So after the move over summer, I needed a new local café that met my requirements. It is a truth universally acknowledged that an ex West Ender must be in search of a good café. For myself, gentle reader, this includes decent coffee (obviously), good or great vegetarian options, ambience and affordability- for who can be a regular if you can’t afford the menu?
I refused to make anywhere in Southbank a regular coffee spot, because even though there are some cafes and restaurants working hard at catering for locals, the fact of the matter is Southbank is expensive, whether it’s good or not. Although walking back into West End (note: one should never drive into West End unless it’s to load something into your boot; it limits your alcohol intake, adds the extra expense of parking and wastes your time. But I digress…) yes, umm… walking back into West End is always an option, it’s a distant option for lazy-bones like me.
How lucky that Pear Café Bar is close by, servicing the good people on and near Gladstone Road. If I think that somewhere could become a regular spot for me, I have a process I go through:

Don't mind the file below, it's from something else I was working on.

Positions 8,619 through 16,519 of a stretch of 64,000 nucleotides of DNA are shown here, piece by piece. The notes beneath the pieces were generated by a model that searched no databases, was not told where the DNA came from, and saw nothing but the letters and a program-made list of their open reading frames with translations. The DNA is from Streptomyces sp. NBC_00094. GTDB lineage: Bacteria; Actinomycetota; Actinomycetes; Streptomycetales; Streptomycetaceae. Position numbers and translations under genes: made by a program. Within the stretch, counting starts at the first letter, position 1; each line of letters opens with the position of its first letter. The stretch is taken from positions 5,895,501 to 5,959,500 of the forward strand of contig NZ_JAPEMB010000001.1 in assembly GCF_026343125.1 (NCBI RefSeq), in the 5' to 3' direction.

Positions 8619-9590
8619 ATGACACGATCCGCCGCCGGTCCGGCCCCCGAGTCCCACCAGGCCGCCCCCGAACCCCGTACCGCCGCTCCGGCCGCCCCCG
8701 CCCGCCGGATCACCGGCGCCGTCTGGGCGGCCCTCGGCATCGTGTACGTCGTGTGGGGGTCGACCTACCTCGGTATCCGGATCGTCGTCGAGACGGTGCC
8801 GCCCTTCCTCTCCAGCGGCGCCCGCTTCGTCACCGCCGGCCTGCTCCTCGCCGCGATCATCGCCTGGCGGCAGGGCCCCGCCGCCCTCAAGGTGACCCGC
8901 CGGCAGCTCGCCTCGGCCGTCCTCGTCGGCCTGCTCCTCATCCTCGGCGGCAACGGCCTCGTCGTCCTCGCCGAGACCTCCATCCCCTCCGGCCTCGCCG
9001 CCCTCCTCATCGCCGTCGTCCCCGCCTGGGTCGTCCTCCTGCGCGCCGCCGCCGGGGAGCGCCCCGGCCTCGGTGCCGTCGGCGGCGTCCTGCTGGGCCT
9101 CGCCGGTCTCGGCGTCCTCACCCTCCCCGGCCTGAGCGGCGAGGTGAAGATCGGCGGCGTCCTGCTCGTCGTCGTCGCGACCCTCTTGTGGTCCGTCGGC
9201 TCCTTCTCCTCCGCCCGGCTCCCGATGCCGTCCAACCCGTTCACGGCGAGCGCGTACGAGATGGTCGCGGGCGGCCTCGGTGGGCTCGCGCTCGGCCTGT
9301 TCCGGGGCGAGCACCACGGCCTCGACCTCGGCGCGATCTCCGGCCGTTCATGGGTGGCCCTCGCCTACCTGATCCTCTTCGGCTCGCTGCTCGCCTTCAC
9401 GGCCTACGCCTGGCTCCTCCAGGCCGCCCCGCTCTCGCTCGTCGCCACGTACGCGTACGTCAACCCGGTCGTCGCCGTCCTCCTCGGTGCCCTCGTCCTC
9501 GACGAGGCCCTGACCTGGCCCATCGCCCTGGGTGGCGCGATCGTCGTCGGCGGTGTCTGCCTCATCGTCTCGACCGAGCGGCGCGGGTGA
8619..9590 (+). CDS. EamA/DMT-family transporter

1) Go only for a coffee or drink. Check that the basics caffeine requirement is in order and see how the ambience and staff are.
2) While on trip a), peruse the menu and plan for trip b). This means checking for veggie options and prices to see if it’s in my pathetic budget (Oh, and did I mention my work overpaid me so now I need to pay it back while working part time? Grrrr)
3) Go on said plan b) trip and check out the noms.
So it was with Pear. I went for coffee (tick) and decided that I’d come back for poached eggs soon. These took a little longer than I would have expected, but were served with good toast and rocket. I had to admit, whatever the poaching method used, the visual result was odd- my eggs looked like they had been boiled, but were runny and poachey when cut open. Peculiar for an egg-squeemish person like myself (it’s a vegan hangover I think) who has to talk themselves into ordering eggs, but still nice to eat. On that occasion, we sat out the front on the stools that face the raised boxes of herbs and plants. In theory, this is very lovely and a really good attempt at screening out the road, but in reality, Gladstone Road is too busy for outdoor ambience. People also park directly in front of this space, which means that what streetscape you may have had become the side of a van. Que sera sera. I think the outdoor area would be perfect on a warm morning for a quick coffee before running about your day. I would recommend eating indoors if you have the option.